University Names Second Black Quarterback in its Football History

University Names Second Black Quarterback in its Football History

Published September 3, 2009

It was the University of Wyoming vs. New Mexico in War Memorial Stadium. The date was Sept. 4, 1982.

That's when Cowboy senior Craig Johnson lined up behind center and took the snap, thus becoming the first Black quarterback to start a game in Wyoming football history.

"I had no idea that was true at the time," Johnson, now in his 10th season as the quarterbacks' coach with the Tennessee Titans, said. "I thought I was just another guy going in there playing. The reason I picked Wyoming was because I knew they were going to allow me the opportunity to play quarterback for as long as I wanted to. I also liked the conference (the old WAC) with it being very wide open.

"At that time, the African-American quarterback was the exception and not the rule. I was fortunate in that I was kind of protected from that at Wyoming by my coaches."

That moment, 14 years removed from the infamous "Black 14" incident, is forever etched in the school's history.

Although the times have significantly changed and there are now many African-American athletes now quarterbacking college teams all across the country, Wyoming will field its second Black quarterback in a starting role Saturday when junior Robert Benjamin is at the controls of the Cowboys' new up-tempo, spread offense in the 2009 season opener with Weber State.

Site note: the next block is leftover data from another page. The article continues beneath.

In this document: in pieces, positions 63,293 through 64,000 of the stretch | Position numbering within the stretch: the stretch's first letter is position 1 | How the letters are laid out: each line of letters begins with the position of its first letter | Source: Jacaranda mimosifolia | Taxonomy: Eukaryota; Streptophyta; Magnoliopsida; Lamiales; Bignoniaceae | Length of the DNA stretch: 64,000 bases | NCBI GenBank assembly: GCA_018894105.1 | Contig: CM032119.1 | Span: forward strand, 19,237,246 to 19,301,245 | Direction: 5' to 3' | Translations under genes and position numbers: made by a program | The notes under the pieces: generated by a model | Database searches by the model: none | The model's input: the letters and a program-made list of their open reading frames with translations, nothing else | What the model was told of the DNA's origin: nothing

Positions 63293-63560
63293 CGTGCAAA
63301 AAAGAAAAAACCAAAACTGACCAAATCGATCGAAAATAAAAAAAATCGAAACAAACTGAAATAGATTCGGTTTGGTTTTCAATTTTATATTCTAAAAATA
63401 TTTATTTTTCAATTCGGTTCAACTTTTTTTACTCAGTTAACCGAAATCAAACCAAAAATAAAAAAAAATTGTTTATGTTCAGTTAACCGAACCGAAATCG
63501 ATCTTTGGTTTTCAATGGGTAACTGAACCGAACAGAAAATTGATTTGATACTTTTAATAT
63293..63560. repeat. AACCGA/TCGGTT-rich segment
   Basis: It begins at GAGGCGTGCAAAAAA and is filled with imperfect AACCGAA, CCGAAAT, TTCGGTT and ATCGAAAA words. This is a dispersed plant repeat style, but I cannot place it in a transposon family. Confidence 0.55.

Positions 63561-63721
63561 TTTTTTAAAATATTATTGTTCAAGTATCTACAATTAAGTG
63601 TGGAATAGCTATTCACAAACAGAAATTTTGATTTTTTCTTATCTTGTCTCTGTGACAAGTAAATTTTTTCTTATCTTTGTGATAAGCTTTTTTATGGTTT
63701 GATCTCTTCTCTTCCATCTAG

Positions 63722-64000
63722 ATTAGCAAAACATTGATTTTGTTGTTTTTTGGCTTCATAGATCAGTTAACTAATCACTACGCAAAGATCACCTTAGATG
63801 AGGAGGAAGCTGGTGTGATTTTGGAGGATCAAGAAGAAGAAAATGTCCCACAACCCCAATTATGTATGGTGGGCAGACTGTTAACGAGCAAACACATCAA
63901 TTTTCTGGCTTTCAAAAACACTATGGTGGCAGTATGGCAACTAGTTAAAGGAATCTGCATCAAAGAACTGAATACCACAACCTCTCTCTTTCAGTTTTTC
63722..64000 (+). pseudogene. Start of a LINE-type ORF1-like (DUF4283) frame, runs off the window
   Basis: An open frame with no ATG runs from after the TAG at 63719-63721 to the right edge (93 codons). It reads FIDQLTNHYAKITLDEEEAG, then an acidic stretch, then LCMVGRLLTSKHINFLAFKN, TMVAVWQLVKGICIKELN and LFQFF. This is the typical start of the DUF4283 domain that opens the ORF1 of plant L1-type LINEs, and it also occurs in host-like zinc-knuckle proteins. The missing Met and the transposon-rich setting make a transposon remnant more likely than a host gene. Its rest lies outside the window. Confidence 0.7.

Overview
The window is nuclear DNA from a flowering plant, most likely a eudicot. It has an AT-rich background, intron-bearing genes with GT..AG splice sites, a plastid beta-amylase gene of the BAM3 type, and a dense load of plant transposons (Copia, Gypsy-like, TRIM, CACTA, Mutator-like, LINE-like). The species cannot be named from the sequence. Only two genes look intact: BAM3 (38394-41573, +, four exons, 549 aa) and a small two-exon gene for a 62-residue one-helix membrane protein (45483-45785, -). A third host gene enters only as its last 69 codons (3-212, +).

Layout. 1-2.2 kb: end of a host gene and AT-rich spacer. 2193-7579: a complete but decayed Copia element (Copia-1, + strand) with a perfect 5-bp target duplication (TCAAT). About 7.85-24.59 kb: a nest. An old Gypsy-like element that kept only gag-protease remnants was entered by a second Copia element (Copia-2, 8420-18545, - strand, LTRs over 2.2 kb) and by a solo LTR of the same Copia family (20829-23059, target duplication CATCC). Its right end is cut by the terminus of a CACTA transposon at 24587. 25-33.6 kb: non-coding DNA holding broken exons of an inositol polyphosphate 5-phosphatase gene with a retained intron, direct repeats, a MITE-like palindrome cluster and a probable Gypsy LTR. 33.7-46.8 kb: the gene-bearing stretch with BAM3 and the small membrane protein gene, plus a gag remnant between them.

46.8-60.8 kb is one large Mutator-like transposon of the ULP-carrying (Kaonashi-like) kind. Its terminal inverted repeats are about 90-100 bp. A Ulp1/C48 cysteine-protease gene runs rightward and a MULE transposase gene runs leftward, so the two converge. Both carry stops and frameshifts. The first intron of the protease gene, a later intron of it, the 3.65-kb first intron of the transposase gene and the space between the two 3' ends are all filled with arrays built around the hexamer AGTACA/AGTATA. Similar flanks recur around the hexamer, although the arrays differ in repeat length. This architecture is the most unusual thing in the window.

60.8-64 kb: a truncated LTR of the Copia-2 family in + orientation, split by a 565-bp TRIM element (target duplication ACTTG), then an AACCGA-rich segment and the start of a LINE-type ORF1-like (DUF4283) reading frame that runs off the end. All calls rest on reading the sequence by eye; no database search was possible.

Benjamin was officially given the starting nod Monday when first-year head coach Dave Christensen released his updated depth chart. Benjamin was listed No. 1, while true freshman Austyn Carta-Samuels moved into the No. 2 spot ahead of senior Karsten Sween, who was at No. 3.

Johnson said he remembered a couple of unkind comments that were made and that he received his share of boos during his UW career, but it was more because of performance and how the team was doing than it had to do with race.

"From that standpoint, it wasn't any different at Wyoming than anywhere else," he said. "When you don't have a lot of success and there are high expectations, the fans let you know it, and they definitely let me know it. The biggest issue is if you have success and play well, they'll support you. And if you don't, it's going to be a tough environment regardless if you're Craig Johnson, Steve Young, Warren Moon, Robert Benjamin, or whoever it may be."

Written by Associated Press


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